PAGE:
HOEK (Dutch): Corner, angle; spit of land.
The long spit of land known as Sandy Hook, comprised of beaches, dunes and maritime forest, is a recreational wonderland. It serves a higher purpose, though. For centuries the spit has guarded the entrance to New York Harbor. The peninsula, owned by the federal government since 1814, has long been essential to the safety of mariners and the defense of New York. There’s a lot of history resting on the shifting sands of Sandy Hook!
New York Harbor is one of the busiest in the nation. Seafaring is always treacherous, and many ships foundered off the Jersey Coast. In the 1870s, the U. S. Life-Saving Service was established, to watch the coast and rescue stranded seamen. Life-saving stations like this one were built along the coast. Spermaceti Cove Station No. 2, built in 1894, housed a six man crew of “surfmen” and their rescue equipment.
The Spermaceti Cove station was used by the Life-Saving Service and subsequently by the U.S. Coast Guard until the 1940s. It has served as the Visitor Center for the Sandy Hook unit of Gateway National Recreation Area since the 1970s. Damaged in Hurricane Sandy, it’s now closed, to our deep disappointment. We could only admire the old girl from the outside.
Also guarding the harbor is the Sandy Hook Light.
First lit in 1764, it was captured by the British in 1776, withstood an American attack, and was held until the end of the Revolution.
The Lighthouse Keeper’s Quarters now standing on the site was built in 1883. It also saw life as a U.S. Life-Saving Station.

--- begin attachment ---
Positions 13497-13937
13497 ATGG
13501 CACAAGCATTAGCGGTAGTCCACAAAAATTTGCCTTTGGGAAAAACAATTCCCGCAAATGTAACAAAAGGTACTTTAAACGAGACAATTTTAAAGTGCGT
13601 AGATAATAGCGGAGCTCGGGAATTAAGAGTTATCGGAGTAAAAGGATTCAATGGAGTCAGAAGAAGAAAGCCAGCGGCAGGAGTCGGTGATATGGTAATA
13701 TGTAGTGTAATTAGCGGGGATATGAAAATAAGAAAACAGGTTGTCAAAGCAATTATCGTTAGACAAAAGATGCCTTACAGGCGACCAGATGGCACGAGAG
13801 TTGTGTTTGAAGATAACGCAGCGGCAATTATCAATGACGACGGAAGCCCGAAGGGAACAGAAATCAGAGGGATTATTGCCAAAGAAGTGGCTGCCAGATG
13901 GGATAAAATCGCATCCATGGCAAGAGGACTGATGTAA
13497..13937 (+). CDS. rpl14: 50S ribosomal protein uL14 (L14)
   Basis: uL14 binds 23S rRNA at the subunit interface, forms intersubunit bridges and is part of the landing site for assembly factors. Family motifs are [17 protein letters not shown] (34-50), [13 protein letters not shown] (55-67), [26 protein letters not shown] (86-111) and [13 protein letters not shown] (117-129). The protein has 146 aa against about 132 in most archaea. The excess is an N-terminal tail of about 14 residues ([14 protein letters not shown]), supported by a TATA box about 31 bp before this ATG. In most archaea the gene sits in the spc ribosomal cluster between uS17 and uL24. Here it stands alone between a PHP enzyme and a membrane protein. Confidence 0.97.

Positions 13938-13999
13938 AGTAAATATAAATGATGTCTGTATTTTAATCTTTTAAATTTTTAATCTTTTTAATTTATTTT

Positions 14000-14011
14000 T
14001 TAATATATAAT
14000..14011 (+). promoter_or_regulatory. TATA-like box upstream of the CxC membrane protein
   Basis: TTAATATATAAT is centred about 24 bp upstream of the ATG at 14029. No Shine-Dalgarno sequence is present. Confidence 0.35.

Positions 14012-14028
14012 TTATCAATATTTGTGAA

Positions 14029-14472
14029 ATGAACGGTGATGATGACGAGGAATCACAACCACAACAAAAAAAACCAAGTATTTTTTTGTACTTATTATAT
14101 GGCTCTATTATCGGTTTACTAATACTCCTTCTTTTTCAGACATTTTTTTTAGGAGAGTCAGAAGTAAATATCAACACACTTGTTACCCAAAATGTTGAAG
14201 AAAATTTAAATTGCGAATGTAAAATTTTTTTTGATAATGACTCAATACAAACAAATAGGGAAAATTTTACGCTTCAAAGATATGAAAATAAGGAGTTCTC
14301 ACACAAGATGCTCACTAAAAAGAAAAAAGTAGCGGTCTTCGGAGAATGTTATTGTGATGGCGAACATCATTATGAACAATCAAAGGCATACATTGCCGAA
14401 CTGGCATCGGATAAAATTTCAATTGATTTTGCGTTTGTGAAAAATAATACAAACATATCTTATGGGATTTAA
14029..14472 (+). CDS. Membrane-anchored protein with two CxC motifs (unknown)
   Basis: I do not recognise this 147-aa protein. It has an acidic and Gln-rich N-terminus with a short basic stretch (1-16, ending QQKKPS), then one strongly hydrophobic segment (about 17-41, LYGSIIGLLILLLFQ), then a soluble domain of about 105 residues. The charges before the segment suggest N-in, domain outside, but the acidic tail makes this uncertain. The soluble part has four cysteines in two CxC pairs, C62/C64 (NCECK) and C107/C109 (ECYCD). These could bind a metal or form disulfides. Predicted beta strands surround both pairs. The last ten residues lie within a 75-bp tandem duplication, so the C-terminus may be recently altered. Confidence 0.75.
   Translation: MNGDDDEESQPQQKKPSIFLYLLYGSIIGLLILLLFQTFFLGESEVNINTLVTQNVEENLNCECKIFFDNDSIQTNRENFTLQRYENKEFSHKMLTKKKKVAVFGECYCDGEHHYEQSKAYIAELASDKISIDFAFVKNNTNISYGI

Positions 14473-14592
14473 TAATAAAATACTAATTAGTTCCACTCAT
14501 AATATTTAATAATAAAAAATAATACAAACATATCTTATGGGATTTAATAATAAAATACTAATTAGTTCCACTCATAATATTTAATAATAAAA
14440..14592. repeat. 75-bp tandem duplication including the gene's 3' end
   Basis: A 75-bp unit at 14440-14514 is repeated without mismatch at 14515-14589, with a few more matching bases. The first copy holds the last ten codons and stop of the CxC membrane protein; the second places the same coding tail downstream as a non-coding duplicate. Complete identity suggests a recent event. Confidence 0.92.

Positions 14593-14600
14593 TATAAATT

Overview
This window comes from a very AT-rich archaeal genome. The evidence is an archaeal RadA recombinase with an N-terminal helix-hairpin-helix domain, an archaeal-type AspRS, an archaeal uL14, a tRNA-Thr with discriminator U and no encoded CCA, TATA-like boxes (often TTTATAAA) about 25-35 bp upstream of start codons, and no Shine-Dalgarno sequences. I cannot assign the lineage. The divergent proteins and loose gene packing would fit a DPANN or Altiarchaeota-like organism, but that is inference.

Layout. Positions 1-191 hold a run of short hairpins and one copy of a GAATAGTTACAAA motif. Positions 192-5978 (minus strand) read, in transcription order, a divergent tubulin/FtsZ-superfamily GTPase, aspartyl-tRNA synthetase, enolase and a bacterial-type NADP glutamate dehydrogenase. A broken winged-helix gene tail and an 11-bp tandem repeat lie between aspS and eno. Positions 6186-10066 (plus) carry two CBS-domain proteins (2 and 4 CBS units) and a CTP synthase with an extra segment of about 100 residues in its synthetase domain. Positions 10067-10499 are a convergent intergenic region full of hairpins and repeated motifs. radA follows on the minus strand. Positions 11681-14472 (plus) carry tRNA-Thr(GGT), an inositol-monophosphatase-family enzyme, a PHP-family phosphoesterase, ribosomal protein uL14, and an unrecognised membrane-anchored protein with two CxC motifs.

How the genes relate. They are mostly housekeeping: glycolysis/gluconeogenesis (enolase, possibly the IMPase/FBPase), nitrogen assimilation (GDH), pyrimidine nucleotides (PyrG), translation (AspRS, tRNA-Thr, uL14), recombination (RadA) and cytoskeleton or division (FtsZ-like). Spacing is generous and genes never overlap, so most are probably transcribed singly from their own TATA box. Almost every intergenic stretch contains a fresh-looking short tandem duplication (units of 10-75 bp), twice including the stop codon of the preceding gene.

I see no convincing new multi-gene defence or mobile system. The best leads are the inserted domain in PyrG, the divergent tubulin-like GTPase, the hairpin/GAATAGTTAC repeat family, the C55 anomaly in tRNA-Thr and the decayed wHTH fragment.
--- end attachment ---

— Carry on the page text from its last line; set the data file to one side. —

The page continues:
Sandy Hook Light is still in operation 24 hours a day, using an automated, fixed 3rd-order Fresnel lens. When it was built in 1764, water lapped the shore just 500 feet away. The light now stands a mile and a half from the tip of Sandy Hook.
We took advantage of a chance to climb the 103’ tower. Along the way, deep set windows gave peek-a-boo views of Fort Hancock below.
Sandy Hook’s location at the mouth of New York harbor made it the perfect place to build a fort to defend the harbor and New York City.
A wooden fort called Fort Gates served during the War of 1812. Fort Hancock replaced it in the late 1800s.
A view of Fort Hancock from the lighthouse. This is Officers Row, a group of yellow brick residences. Enlisted men lived in barracks and a small village of supporting buildings sprouted up over the years. The population of Fort Hancock peaked during World War II at nearly 12,000 military personnel.
Much of the fort’s defenses centered on concrete gun batteries using the most powerful cannons of the day. After WWII, the fort’s mission shifted to an array of Nike air defense missiles. At the end of 1974, Fort Hancock was officially decommissioned. It now is part of Gateway National Recreation Area.
Fort Hancock’s Nine-gun Battery.
These old gun batteries were quite picturesque, in a moody sort of way.
Near Sandy Hook, in Atlantic Highlands, is Mount Mitchill Scenic Overlook. Perched at 266’, the highest natural elevation on the Atlantic Coastal Plain, it offers sweeping vistas of Sandy Hook, Raritan Bay and New York City. You get a feel for the strategic importance of Sandy Hook to the defense of New York and the safety of seamen traveling into the harbor.
Throughout the weekend, from every high point and lighthouse, we searched for the Statue of Liberty. Throughout the weekend, from every high point and lighthouse, Robb claimed to see her.
Atop the Sandy Hook Light, Robb declared that he could see the Statue. Again,
Don was skeptical. She never seemed to be where Robb said she was.
After two days of following Robb’s guidance, to no avail, I sought the aid of other visitors to Mount Mitchill. Within minutes, thanks to them, I had found what I was looking for.
At last! Lady Liberty! Let’s zoom in…
There she stands, the symbol of freedom, the symbol of welcome to all who come to our beautiful land.
And guarding her flanks, Sandy Hook, ever vigilant.